About five minutes after I finished reading Why I Break DRM on E-Books: A Publishing Exec Speaks Out, I saw that sci-fi author John Scalzi blogged this news:
Tom Doherty Associates, publishers of Tor, Forge, Orb, Starscape, and Tor Teen, today announced that by early July 2012, their entire list of e-books will be available DRM-free.
“Our authors and readers have been asking for this for a long time,” said president and publisher Tom Doherty. “They’re a technically sophisticated bunch, and DRM is a constant annoyance to them. It prevents them from using legitimately-purchased e-books in perfectly legal ways, like moving them from one kind of e-reader to another.”
DRM-free titles from Tom Doherty Associates will be available from the same range of retailers that currently sell their e-books. In addition, the company expects to begin selling titles through retailers that sell only DRM-free books.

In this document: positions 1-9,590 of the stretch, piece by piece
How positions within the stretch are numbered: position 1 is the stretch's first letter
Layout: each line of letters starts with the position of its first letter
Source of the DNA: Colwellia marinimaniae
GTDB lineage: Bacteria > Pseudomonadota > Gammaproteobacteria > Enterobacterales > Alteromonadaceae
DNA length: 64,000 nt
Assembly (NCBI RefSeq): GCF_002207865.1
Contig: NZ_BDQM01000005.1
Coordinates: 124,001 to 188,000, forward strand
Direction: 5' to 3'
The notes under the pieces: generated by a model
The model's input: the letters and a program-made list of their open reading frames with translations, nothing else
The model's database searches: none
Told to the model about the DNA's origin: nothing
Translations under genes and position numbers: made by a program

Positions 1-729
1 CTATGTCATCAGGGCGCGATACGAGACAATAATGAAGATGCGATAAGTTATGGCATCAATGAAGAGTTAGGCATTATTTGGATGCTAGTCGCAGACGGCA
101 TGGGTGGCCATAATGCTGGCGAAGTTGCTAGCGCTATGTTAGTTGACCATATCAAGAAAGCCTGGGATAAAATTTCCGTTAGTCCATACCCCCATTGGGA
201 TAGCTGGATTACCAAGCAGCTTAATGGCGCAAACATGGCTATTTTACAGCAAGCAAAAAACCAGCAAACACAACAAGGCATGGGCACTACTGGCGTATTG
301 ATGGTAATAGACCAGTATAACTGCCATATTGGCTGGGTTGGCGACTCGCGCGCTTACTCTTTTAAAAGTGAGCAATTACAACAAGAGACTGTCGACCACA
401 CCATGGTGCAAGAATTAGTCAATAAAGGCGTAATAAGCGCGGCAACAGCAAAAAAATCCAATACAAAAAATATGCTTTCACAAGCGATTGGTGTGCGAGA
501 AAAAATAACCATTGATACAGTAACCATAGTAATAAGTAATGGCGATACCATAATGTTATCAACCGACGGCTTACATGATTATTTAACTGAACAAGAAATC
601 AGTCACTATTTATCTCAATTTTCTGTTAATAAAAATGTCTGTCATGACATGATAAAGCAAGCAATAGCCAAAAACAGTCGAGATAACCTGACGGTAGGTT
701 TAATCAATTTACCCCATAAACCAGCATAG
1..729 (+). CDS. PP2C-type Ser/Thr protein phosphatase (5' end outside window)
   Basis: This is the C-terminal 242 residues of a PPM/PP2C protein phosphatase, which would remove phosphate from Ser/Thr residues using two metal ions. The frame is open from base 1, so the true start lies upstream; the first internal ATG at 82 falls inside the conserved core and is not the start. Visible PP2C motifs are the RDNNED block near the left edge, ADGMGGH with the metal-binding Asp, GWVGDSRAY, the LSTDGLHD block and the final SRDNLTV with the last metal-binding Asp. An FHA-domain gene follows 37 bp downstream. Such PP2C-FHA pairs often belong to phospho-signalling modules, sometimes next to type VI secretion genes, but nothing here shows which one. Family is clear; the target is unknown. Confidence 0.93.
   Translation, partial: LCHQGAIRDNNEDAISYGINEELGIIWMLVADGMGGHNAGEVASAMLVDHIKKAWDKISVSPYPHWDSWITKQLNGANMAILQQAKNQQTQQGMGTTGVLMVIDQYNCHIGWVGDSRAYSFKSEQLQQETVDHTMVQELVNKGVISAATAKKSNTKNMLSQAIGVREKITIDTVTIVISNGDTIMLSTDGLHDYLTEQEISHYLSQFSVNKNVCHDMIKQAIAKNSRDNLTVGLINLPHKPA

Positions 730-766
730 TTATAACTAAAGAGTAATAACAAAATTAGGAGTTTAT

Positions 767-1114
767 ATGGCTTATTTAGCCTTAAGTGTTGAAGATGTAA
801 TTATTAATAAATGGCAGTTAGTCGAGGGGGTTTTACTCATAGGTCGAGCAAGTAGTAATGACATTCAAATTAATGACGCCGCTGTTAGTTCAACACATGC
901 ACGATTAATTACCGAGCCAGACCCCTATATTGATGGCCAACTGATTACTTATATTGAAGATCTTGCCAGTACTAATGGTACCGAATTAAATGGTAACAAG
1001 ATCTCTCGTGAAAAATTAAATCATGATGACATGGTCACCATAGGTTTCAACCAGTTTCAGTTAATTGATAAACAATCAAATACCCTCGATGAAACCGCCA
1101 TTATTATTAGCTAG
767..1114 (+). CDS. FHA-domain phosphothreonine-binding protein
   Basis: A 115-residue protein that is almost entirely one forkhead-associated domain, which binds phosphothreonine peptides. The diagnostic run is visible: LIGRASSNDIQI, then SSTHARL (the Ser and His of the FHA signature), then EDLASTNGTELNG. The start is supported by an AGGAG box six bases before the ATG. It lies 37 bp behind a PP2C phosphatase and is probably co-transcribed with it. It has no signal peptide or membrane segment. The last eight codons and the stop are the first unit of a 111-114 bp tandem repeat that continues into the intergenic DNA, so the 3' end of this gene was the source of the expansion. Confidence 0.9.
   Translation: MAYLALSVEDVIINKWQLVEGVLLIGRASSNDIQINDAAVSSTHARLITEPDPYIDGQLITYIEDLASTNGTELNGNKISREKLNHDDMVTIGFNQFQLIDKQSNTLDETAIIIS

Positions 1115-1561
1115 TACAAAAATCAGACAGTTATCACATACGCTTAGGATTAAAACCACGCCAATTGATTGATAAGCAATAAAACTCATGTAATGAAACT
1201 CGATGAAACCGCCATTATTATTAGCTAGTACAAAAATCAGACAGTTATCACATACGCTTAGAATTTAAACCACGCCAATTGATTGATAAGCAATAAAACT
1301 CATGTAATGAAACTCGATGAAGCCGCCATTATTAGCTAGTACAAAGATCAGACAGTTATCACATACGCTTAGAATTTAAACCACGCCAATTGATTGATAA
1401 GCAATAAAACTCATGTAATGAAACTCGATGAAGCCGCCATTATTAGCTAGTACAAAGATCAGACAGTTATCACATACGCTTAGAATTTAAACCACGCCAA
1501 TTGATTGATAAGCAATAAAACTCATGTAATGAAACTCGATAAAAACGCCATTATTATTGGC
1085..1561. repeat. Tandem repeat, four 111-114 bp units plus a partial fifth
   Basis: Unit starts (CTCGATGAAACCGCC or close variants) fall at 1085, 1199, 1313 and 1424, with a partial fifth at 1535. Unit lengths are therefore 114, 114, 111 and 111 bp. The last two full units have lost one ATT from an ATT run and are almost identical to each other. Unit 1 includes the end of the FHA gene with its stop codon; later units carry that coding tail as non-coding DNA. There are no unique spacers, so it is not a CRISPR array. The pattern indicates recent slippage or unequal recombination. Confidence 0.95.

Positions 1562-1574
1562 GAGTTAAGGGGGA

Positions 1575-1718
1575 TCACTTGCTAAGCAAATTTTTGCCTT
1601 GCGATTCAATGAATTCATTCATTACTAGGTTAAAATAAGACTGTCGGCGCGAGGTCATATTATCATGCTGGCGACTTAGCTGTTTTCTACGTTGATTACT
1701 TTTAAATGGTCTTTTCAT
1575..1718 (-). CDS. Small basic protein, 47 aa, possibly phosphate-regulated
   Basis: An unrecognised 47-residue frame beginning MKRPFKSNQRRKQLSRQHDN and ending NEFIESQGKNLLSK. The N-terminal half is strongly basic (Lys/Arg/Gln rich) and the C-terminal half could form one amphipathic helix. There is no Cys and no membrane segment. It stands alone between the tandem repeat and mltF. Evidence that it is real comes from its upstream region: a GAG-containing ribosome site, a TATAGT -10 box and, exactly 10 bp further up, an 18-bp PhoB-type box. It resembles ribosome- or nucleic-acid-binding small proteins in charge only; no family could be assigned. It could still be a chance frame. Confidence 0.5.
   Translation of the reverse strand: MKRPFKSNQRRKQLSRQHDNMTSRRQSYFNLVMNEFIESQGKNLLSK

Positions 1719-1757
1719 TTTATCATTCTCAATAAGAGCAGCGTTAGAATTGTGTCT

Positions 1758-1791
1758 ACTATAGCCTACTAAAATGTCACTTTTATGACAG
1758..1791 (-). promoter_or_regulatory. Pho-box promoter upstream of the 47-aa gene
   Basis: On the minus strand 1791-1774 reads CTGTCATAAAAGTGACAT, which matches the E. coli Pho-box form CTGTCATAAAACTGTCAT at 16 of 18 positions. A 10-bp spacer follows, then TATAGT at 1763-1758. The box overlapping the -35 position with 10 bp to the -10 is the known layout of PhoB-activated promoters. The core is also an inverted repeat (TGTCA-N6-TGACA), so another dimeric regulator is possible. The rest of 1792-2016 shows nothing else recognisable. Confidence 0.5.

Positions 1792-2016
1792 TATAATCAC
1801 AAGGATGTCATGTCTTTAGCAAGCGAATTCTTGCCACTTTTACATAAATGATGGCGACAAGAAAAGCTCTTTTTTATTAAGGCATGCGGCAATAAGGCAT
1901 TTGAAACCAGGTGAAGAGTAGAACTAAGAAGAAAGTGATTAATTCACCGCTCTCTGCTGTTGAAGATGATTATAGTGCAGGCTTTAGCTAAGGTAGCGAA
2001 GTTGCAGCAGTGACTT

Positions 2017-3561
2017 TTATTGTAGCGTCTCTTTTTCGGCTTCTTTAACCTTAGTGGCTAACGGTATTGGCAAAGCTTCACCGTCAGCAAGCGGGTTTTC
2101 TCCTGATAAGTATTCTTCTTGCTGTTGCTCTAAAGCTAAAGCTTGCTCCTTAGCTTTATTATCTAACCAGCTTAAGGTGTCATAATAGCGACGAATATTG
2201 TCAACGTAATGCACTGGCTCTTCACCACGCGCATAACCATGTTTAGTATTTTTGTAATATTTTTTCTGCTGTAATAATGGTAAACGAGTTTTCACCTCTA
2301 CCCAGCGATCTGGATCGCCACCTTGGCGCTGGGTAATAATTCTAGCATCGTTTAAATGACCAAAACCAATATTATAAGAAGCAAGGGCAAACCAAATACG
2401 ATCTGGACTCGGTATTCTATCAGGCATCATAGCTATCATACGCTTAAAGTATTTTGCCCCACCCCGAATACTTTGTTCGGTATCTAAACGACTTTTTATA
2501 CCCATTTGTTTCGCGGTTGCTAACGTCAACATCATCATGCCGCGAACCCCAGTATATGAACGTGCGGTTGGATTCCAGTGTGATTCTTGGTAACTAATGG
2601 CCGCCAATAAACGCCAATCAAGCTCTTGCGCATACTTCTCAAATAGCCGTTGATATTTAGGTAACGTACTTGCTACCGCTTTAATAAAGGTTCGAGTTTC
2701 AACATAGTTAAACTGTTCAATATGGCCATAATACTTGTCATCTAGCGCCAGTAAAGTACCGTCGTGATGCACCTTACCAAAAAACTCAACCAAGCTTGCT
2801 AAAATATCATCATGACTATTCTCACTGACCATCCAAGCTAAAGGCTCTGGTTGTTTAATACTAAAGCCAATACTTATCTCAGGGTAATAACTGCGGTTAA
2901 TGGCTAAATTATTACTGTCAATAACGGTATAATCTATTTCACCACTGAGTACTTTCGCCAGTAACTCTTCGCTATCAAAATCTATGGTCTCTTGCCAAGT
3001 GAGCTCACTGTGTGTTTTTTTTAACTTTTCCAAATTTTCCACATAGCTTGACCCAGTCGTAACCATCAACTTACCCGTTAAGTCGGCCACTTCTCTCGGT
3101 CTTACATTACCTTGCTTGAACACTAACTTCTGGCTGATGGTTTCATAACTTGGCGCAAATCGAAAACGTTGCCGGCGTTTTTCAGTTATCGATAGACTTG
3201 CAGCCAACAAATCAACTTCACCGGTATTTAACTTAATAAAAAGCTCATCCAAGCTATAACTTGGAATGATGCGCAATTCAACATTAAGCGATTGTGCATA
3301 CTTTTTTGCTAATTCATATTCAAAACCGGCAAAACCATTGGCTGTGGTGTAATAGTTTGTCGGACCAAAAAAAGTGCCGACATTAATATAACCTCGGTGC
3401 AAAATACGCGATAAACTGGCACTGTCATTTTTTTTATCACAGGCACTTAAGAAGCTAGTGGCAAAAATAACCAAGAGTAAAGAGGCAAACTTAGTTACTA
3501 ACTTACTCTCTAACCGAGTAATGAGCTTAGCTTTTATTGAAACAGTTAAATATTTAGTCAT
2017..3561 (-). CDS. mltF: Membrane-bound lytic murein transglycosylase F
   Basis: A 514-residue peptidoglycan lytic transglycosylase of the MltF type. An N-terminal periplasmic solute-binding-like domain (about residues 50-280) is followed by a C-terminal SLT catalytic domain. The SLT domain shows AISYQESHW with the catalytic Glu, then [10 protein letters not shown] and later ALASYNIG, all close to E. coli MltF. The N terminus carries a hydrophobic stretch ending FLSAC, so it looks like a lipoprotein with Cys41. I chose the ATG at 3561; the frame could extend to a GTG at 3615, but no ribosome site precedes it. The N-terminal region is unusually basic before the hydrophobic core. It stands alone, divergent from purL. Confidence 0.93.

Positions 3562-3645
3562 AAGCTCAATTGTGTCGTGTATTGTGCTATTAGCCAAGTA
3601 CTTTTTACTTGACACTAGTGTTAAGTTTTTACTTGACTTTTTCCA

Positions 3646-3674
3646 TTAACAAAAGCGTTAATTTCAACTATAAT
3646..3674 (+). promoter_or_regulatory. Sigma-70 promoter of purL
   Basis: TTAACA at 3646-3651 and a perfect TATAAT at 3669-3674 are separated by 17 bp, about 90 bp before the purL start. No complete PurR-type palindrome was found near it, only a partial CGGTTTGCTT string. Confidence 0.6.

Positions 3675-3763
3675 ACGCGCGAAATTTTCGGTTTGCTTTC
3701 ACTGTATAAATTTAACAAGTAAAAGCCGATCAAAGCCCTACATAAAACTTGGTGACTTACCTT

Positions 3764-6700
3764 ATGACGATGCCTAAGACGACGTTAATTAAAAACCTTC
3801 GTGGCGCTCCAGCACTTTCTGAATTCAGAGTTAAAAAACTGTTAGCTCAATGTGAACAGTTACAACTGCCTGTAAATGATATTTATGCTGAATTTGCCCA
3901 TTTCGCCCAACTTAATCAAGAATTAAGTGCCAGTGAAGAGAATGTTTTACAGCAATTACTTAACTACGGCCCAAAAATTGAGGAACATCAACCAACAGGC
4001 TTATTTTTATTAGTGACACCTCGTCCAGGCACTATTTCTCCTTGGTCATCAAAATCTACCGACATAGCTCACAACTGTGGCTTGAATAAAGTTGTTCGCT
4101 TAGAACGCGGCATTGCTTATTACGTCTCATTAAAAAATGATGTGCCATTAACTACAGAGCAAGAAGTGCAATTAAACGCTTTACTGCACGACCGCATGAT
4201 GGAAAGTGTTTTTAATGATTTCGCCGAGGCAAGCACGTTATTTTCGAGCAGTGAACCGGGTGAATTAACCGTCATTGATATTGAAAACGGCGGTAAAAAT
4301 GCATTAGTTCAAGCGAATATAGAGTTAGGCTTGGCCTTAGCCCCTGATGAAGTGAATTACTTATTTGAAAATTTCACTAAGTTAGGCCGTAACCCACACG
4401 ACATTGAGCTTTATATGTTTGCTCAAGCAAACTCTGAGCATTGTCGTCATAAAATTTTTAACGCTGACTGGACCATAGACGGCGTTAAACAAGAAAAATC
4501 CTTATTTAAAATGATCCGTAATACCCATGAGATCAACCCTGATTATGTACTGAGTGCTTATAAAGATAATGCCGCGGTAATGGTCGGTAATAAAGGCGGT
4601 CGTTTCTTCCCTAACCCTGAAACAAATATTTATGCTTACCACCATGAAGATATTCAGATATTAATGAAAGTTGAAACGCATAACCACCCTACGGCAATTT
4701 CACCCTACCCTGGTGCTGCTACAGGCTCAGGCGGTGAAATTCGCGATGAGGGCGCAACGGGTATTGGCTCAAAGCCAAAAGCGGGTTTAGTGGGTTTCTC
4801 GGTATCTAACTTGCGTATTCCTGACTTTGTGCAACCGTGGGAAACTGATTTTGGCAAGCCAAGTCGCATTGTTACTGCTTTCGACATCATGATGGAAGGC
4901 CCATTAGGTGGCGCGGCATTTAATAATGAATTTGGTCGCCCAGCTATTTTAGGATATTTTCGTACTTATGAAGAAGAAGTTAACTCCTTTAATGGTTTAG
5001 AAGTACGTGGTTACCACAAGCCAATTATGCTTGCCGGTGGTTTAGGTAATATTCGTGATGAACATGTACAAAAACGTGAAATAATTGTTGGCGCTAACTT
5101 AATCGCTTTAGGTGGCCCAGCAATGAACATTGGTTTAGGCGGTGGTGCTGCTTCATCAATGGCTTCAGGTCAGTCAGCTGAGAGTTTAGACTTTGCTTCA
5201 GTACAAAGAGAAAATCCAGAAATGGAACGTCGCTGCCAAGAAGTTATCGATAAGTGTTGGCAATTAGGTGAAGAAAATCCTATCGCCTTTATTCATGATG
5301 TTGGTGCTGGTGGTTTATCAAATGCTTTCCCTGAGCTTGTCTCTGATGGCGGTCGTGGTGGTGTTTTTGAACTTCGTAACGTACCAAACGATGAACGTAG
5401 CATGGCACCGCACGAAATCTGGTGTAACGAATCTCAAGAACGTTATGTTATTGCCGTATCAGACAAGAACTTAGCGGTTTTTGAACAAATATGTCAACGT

Right now DRM on e-books is more theoretically annoying than anything else—thanks to Kindle apps on my iPhone and Mac, for example, I can read whatever Kindle books I've purchased on plenty of devices. But counting on Amazon and Apple and whoever else to keep playing nice with each other isn't the smartest strategy—and when you get right down to it, if you're buying a book with DRM, you're buying something that's been hamstrung.
So good on Tor. This is a smart move: Anyone who was already pirating Tor's stuff will continue to do so, because, you know, dicks. But when it comes to the people who legitimately buy their e-books, Tor's taken a pretty big step toward no longer annoying and frustrating them. Here's hoping other publishers follow suit.
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